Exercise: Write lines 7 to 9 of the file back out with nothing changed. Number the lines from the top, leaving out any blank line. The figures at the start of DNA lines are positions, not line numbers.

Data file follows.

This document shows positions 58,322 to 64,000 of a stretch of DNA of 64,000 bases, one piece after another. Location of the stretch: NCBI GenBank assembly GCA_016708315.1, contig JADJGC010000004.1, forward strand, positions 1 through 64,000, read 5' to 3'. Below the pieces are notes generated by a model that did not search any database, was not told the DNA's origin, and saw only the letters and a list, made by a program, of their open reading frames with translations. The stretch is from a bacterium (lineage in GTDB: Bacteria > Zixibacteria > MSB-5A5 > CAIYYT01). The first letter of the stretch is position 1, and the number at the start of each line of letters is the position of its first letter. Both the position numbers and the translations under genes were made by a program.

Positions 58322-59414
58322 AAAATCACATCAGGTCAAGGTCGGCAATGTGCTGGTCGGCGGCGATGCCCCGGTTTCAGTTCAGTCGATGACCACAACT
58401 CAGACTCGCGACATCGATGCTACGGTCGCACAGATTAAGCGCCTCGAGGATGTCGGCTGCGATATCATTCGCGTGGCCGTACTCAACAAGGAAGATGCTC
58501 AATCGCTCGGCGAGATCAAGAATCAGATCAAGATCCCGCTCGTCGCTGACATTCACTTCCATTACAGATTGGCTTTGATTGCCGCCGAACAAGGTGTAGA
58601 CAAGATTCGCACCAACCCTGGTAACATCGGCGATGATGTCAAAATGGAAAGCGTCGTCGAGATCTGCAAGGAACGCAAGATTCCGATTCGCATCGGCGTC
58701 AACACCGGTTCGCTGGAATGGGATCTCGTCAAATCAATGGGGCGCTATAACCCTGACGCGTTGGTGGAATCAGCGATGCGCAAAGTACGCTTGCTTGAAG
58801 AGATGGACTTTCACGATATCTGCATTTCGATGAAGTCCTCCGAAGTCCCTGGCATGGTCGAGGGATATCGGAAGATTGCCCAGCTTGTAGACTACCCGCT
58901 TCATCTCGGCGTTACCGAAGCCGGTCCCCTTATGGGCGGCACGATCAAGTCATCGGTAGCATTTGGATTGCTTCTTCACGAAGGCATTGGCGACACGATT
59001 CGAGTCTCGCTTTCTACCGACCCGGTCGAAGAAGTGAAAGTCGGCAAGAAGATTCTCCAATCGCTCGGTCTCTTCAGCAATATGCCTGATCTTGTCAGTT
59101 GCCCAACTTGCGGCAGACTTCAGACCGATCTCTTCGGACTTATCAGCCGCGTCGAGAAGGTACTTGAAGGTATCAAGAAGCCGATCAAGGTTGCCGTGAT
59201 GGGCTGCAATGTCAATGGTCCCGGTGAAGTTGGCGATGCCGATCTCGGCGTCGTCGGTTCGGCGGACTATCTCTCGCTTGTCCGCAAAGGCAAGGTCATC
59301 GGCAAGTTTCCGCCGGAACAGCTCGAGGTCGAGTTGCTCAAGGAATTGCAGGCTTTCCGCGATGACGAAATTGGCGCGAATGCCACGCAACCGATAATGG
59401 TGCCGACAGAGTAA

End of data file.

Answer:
58701 AACACCGGTTCGCTGGAATGGGATCTCGTCAAATCAATGGGGCGCTATAACCCTGACGCGTTGGTGGAATCAGCGATGCGCAAAGTACGCTTGCTTGAAG
58801 AGATGGACTTTCACGATATCTGCATTTCGATGAAGTCCTCCGAAGTCCCTGGCATGGTCGAGGGATATCGGAAGATTGCCCAGCTTGTAGACTACCCGCT
58901 TCATCTCGGCGTTACCGAAGCCGGTCCCCTTATGGGCGGCACGATCAAGTCATCGGTAGCATTTGGATTGCTTCTTCACGAAGGCATTGGCGACACGATT